Home » SCMAP Perspective » The Potential of Halal Logistics

In our last column I posed whether Mindanao could benefit from the development of a logistics corridor similar to what was done in Clark and Subic. I particularly cited how it could benefit the region’s farmers, by providing them greater access to facilities where their produce can be sent to other parts of the country via the Cagayan de Oro port, and to Indonesia via the ASEAN RORO links in Davao and General Santos.


There was one thing I forgot to mention, and this could be a game changer: the promise and potential of halal logistics.


I first encountered this concept during last year’s Asian Logistics and Maritime Conference in Hong Kong. When tapped properly, it could mean access to over 1.8 billion Muslims around the world, who are obligated to use halal, or “permissible”, products and services. That runs the gamut from foods, personal care products, even recreational facilities such as restaurants and beaches. Therefore, it is important that the products that they consume remain halal from farm to abattoir to manufacturer to distributor to table. This means the entire supply chain of halal items must be halal, too.


One of the conference’s panelists, Dato Seri Jamil Bin Bidin of the Halal Industry Development Corporation in Malaysia, said that halal logistics is not as difficult as it sounds. In its essence, he says, it’s about ensuring trackability and traceability, something that the wider supply chain sector already aspires to. “If you buy a vegetable today you want to know where it was grown, where it has come from and how it has been handled,” he said. “Once you develop that you reach a parity between the movement of halal goods and services and any other goods and services.”


This aspect is to ensure that halal products remain halal throughout the supply chain. This usually means a stringent series of quality checks and safety measures to ensure it stays halal. Take separate compartments for halal products to avoid contamination: if you transport chicken and pork in the same container, the chicken ceases to become halal; you can prevent this by bringing the two in separate compartments and ensuring they never mingle.


Ideally halal logistics also means all players across the chain are certified halal, and that cuts through every supply chain process: responsible sourcing, managing relationships with suppliers and partners, and solving problems as soon as they come up. (Even the banking system must be Islamic, but there is a recognition that this is not easy to achieve in other countries. So, doable in Malaysia, which is predominantly Muslim—and is at the forefront of halal certification—but not in the Philippines, which is predominantly Catholic.) Also important is maintaining trust: the loss of halal status may mean a drastic drop in sales, and it may be difficult to regain this trust even if problems are rectified.


While Mindanao is not predominantly Muslim either—60% of its residents are Catholic—its significant Muslim population, particularly in the southern parts of the island, as well as its trade links to other Islamic countries, presents an opportunity. Why can’t Mindanao be a hub for halal logistics in the country as well as in the region? One, it takes some investment from existing logistics players to conform to these standards. We have manufacturers whose products are already certified halal; ensuring they remain so during transport can be a selling point for logistics providers, particularly those with a wealth of experience in Mindanao. Two, the infrastructure is either already in place or is being set up, as we illustrated in our column a fortnight ago. Three, the government is upping its thrust towards halal, having recently gained full membership to the International Halal Accreditation Forum, providing the country a seat in discussions of halal issues—particularly in the thrust towards a global halal standard—and potentially improving its halal enforcement to serve both Muslim and non-Muslim customers.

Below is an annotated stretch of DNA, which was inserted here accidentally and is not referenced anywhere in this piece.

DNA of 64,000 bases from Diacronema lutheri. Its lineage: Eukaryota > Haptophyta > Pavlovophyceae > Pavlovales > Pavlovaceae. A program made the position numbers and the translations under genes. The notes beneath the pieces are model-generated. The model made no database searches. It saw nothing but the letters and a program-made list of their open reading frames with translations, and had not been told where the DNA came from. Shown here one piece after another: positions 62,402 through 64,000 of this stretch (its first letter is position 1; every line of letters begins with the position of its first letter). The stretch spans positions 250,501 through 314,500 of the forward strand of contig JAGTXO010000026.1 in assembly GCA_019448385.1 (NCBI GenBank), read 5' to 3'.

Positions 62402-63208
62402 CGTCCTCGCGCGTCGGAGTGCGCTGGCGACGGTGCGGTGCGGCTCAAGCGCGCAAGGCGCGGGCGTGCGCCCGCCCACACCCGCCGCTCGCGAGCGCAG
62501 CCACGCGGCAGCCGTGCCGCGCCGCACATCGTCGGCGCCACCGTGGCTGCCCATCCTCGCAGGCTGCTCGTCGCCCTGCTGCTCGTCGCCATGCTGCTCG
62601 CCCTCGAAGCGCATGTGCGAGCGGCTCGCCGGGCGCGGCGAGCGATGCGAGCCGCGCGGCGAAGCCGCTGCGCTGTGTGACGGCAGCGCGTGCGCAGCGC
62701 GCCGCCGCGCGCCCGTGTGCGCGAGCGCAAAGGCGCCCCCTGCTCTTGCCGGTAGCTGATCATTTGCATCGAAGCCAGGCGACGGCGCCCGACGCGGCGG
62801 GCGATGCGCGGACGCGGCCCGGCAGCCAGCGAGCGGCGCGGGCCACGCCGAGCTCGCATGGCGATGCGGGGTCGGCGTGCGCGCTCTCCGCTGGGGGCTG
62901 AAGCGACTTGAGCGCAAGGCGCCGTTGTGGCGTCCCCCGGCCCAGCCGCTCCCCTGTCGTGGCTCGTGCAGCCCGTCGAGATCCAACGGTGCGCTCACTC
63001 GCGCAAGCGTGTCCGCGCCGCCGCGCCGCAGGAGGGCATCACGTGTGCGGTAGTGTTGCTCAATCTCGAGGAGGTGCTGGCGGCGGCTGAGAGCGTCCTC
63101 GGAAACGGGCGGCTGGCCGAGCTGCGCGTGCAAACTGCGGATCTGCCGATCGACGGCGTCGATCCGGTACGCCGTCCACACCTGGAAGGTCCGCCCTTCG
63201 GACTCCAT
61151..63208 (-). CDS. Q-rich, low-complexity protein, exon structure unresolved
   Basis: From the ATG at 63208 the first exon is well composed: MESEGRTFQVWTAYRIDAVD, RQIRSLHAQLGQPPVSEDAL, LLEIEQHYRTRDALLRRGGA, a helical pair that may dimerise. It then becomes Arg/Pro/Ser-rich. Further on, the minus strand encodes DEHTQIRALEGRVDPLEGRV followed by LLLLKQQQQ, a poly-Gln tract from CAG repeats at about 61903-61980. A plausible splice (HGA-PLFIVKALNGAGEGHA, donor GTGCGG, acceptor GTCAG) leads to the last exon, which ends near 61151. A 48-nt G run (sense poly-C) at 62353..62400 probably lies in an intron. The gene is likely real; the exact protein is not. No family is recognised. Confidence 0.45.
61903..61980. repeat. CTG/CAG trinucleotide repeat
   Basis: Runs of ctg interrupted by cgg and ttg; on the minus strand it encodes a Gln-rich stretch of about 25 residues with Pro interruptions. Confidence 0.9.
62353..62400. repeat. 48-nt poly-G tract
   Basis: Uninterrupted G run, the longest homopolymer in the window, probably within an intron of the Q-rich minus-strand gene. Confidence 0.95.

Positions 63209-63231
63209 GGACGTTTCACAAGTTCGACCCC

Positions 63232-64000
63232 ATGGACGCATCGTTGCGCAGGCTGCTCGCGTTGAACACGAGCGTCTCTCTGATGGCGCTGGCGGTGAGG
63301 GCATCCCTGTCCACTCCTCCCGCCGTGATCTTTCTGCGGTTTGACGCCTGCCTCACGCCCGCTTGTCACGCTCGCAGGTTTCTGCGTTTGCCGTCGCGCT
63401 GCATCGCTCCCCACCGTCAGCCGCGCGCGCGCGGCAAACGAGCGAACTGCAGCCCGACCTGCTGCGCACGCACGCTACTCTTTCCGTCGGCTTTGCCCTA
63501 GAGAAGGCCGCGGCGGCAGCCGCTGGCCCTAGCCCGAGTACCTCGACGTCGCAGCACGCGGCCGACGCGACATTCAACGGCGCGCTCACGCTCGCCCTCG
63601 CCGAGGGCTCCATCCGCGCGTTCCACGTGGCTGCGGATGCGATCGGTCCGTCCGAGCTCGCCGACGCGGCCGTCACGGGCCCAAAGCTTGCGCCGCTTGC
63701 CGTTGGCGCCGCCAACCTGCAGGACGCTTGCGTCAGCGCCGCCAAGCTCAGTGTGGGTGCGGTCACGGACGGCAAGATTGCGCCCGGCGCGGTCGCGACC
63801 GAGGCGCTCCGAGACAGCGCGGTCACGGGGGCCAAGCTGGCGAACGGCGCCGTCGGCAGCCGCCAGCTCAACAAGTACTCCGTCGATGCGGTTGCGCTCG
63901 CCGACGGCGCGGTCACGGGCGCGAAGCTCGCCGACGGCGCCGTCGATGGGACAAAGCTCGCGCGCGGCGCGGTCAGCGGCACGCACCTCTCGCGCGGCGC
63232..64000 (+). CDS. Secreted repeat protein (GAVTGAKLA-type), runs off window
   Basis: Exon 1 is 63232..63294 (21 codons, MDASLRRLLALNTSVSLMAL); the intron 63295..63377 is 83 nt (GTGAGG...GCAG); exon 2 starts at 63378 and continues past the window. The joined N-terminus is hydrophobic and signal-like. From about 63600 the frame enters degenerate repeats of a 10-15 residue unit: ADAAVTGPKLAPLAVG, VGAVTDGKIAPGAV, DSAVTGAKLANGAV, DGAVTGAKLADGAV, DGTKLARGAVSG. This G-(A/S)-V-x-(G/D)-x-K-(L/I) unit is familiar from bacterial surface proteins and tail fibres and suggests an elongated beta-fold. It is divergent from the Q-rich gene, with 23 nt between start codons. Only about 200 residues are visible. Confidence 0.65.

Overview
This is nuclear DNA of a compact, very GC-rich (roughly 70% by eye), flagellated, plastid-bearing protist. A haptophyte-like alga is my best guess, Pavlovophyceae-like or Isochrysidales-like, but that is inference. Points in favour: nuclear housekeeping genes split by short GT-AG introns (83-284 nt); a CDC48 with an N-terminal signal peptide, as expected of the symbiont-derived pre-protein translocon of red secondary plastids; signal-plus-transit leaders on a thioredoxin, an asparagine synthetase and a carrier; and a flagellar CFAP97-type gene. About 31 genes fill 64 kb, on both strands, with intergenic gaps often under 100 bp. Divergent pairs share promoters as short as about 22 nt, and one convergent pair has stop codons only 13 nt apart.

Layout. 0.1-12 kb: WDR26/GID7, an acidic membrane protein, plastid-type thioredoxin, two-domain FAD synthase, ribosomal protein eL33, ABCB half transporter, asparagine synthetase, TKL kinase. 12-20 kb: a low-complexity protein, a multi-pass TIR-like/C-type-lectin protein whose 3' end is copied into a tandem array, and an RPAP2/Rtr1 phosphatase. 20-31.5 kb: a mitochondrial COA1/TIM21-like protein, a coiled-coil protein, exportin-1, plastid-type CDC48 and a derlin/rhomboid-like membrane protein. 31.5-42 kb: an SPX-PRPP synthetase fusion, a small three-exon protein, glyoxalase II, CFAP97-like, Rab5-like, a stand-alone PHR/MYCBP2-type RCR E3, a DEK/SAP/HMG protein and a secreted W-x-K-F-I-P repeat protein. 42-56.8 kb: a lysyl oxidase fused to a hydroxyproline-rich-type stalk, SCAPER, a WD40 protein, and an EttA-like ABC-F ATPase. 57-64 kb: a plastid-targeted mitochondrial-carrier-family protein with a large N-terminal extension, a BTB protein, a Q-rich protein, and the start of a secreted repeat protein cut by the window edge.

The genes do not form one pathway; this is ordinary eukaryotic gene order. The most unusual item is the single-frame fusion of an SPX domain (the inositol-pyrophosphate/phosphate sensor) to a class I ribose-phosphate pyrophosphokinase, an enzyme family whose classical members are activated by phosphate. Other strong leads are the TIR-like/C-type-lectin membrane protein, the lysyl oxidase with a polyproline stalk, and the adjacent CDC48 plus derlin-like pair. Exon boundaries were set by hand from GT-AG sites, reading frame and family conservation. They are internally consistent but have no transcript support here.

In our recent conversations with the representatives from the Department of Trade and Industry we have pointed towards halal logistics as a possible growth area for Philippine supply chain, and they have also taken interest, citing the efforts of various government agencies to bolster its halal capabilities. And it is a growing market: the IHAF estimates that by 2020 the global market for halal food products alone will hit USD 1.6 trillion. As Jamil pointed out at the panel, only 20% of global demand for halal products is being met. Imagine if Mindanao’s agricultural products can be certified as such before departing for other parts of the country, as well as regional neighbors.


If done right, this could further the country’s efforts to focus development on underserved Mindanao, and benefit not just its residents, but that of the entire country’s as well. But, like in the process of halal logistics itself, constant collaboration is needed to see this through.


General Membership Meeting: This Thursday, April 19, join us for a discussion of the opportunities presented by the advent of the last mile. Alex Doronilla of Lazada and Ronaldo Bunyi of Robinsons Supermarkets are among our resource persons, providing insights as we gather retailers, logistics providers and technology enablers in a look ahead to supply chain’s next frontier. See you at the Discovery Suites in Ortigas from 1pm; you can register online at scmap.org.


Henrik Batallones is the marketing and communications executive of SCMAP. A former board director, he is also editor-in-chief of the organization’s official publication, Supply Chain Philippines. More information about SCMAP is available at scmap.org.

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